I hopped a train back from Kanpur to Delhi in the end, which was only disappointing to me because I'd put in so much effort to keep my bike running. It was my body which let me down, or rather my carelessness with the local water, but as I leaned out of the carriage full of Indian Communists on their way to Delhi for the People's March to Parliament (we discussed the UK riots, and I tried to sing the Red Flag as they didn't know it), I watched the flat plains of the Ganga roll by, and reminded myself that I was only missing the flat, easy, dull riding back to Delhi.
So don't think that catching a train was the easy option. Carrying a bike on a train in the UK, where the network has been fragmented amongst umpteen different operators, each of whom has a different policy, is a simple matter by comparison with India's ludicrous administration. I was at Kanpur Central for eight hours before I and my bike boarded a train, most of which time was taken up with cajoling, negotiation, explanation, firmness and eventually narkiness to ensure that I travelled on the same train as my bicycle. Even so, I came within five minutes of boarding the wrong train. And when we did arrive into Delhi at 1.30 am as a huge storm was threatening, and forked lightning split the sky, instead of scarpering before it hit, I was led off to an administration compound where I had to provide several proofs of the ownership of my bike before I could take possession of it back from the custody of the Indian Railway Authority. I hung around under the corrugated iron shelter as the rain hammered down and the thunder raged, watching street dogs mock-fighting until the storm subsided.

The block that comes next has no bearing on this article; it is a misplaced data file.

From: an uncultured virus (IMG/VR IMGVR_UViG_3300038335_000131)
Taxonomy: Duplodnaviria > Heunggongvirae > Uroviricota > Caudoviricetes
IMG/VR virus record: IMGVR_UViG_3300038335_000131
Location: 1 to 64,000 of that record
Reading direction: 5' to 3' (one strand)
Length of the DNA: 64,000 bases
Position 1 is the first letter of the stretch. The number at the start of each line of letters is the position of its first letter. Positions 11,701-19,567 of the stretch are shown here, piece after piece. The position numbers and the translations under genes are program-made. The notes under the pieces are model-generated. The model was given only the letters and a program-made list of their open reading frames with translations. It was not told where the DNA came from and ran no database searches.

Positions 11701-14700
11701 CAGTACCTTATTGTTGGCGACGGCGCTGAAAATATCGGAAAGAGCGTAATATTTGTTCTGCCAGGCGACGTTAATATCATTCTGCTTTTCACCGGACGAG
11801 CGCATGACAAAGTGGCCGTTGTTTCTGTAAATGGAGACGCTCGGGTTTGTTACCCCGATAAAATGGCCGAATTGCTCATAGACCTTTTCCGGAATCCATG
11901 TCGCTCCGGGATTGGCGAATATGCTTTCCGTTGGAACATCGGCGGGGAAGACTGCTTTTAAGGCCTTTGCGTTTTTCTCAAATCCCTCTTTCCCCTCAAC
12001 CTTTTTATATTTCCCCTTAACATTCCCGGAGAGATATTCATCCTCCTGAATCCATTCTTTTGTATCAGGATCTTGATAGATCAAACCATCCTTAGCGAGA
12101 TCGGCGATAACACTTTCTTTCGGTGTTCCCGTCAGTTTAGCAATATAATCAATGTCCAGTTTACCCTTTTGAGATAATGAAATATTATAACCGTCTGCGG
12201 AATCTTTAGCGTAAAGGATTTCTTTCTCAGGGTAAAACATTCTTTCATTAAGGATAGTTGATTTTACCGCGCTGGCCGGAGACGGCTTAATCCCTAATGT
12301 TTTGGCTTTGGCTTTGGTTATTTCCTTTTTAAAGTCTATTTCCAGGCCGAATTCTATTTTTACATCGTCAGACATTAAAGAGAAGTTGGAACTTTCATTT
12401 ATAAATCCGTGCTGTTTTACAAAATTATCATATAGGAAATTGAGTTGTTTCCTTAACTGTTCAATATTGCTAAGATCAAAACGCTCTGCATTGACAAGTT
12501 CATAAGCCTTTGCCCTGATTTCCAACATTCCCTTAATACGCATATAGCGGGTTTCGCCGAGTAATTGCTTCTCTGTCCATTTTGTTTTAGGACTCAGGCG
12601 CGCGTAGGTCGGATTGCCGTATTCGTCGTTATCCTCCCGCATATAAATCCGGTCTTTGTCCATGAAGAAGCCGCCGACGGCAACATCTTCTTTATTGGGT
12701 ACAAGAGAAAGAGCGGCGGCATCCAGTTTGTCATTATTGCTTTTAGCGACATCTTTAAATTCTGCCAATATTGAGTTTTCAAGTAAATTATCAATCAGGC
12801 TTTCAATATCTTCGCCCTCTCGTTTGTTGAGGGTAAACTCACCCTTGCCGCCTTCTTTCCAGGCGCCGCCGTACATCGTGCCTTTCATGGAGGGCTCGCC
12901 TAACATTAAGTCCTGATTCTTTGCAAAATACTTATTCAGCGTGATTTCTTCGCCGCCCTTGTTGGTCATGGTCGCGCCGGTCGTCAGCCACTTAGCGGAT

It had started so well. I'd hoped to ride the 800 km from Varanasi to Delhi in four or five days, to be back in time to arrange visas for the next stage of my journey, and to meet my sister who's flying from the UK to meet me in Delhi. I had an early start, winding my way out of the shit-strewn alleys by the Ganga and stepping aside respectfully for a funeral procession going to the burning ghats (though nobody else did).